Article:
by Mary Rupert
Aaron Coleman, 19, the Democratic nominee for state representative, 37th District, said on Sunday that he will withdraw from the election.
Coleman said in an interview on Sunday that he was withdrawing because his father is ill and has been hospitalized for the past 10 days. He said he is planning to submit a letter by Sept. 1 to the Kansas secretary of state withdrawing from the contest because of medical hardship.
“For me and my family, I have no choice but to use medical hardship to take my name off the ballot and allow the Democratic precinct people to choose the next nominee,” Coleman said.
He said this past year has been very hard on his family; he lost his brother about a year and a week ago.
Coleman upset veteran legislator, Rep. Stan Frownfelter, in the Democratic primary for the 37th District on Aug. 4, ahead by one vote on election night and then ahead by 14 votes after the voter canvass on Monday, Aug. 17. Frownfelter said last week he will run as a write-in candidate. Also announced as a write-in candidate was Republican Kristina Smith.
Last-minute allegations surfaced during the primary campaign that Coleman had engaged in revenge porn more than five years ago when he was in middle school. Coleman confirmed it to reporters, and said he had changed since then.
Coleman’s story took on a life of its own, and the news of his election circulated internationally. His candidacy was widely commented upon on social media, and some government officials in his party commented that he wasn’t fit for office.
“I was not expecting this kind of attention,” Coleman said Sunday. “My goal was to serve my community, and it was just too much for me.”
Shortly after he was elected, Coleman said he was surprised and hadn’t expected to win.
Coleman said he had talked with Democratic Party leaders during the past two or three weeks who made it clear the only way it would all go away was if he made the right decision and just got off the ballot.
He also has received threats from others during the campaign, he said.
“Over the course of the campaign I have received many threats,” Coleman said. People had told him to kill himself or said that people will help him do it, he said.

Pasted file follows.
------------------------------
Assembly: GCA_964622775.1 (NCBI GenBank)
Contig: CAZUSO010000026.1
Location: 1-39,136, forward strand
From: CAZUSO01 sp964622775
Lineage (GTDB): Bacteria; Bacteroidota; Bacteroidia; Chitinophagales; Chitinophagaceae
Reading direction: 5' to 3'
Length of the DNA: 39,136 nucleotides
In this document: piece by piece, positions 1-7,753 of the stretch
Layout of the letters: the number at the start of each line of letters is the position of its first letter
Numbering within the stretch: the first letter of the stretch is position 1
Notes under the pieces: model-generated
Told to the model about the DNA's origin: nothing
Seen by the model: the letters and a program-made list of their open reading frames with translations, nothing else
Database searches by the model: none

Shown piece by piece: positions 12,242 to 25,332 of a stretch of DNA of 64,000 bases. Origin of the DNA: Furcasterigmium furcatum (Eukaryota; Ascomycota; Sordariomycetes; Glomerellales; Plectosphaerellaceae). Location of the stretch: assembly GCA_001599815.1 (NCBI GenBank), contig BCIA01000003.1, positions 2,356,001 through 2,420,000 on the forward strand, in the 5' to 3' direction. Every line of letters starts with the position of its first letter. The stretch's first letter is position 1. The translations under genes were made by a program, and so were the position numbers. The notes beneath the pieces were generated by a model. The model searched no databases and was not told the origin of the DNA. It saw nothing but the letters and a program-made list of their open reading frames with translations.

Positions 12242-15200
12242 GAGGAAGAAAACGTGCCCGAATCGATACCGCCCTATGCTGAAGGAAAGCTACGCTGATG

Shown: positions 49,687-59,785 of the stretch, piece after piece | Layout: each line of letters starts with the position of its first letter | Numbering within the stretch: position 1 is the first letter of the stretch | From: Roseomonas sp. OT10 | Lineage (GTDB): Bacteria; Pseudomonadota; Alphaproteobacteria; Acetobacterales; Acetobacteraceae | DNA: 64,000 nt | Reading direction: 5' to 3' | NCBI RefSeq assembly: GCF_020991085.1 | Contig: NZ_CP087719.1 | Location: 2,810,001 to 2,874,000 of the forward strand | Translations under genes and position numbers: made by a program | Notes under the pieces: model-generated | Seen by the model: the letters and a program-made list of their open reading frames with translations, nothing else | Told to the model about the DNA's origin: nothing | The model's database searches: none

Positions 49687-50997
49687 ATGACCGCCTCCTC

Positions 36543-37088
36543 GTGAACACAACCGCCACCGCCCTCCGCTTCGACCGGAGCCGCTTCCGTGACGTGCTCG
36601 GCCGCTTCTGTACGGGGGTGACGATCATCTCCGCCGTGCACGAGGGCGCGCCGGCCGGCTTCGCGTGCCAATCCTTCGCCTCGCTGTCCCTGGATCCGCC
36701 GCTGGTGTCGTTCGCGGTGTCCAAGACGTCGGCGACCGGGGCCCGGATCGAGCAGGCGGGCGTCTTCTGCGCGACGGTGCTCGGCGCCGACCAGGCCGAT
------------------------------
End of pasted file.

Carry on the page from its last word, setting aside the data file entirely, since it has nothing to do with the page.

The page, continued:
“This is too much for a 19-year-old,” Coleman said.
He said he was glad to step back from politics over the next several months and focus on his family.
Coleman said he is planning to go back to college next week, taking online courses. His goal remains to try to get into the Air Force Reserve Officers Training Program after he gets his associate degree, and to go into the military service as a career, he said.
“I’ve learned that I need to be more gracious and more humble,” he said. “I’ve learned people don’t change overnight; people don’t change just in five years. I have to continuously work on myself and work on the person I want to be.”
Coleman earlier said he won election because he went door-to-door in the 37th District, listening to voters’ concerns. His experience with that taught him that he doesn’t have to be the most intelligent or richest person to win, but just put time and energy into it, he said.
Coleman said it’s his opinion that Rep. Frownfelter had the wrong values for the district. Coleman is a progressive who favors pro-choice and pro-environment issues.
“I’m hopeful the precinct people will make the right decision and choose somebody who represents the Democratic primary voters,” he said.
Coleman sent out an email earlier on Sunday:
“Leaving the race
“After talking it over with my family and my supporters I have made the difficult decision to withdraw my name from the ballot as the Democratic nominee for House District 37. My father was recently hospitalized and in combination with the recent developments in the race it has put a significant strain on my family. Their wellbeing is too important to me to continue as the nominee.
“Rather than waiting, I’m doing this now so that the Democratic Party can find a suitable replacement. Stan Frownfelter does not fight for the values of House District 37. The voters already rejected him once. Now the Democratic Party can choose someone better as their nominee.
“It was an honor to be chosen as the Democratic Party’s nominee and I am deeply grateful to everyone who supported my campaign. We proved that Kansas Democrats are progressive Democrats and change is possible when you fight for it. Thank you for being a part of that fight.”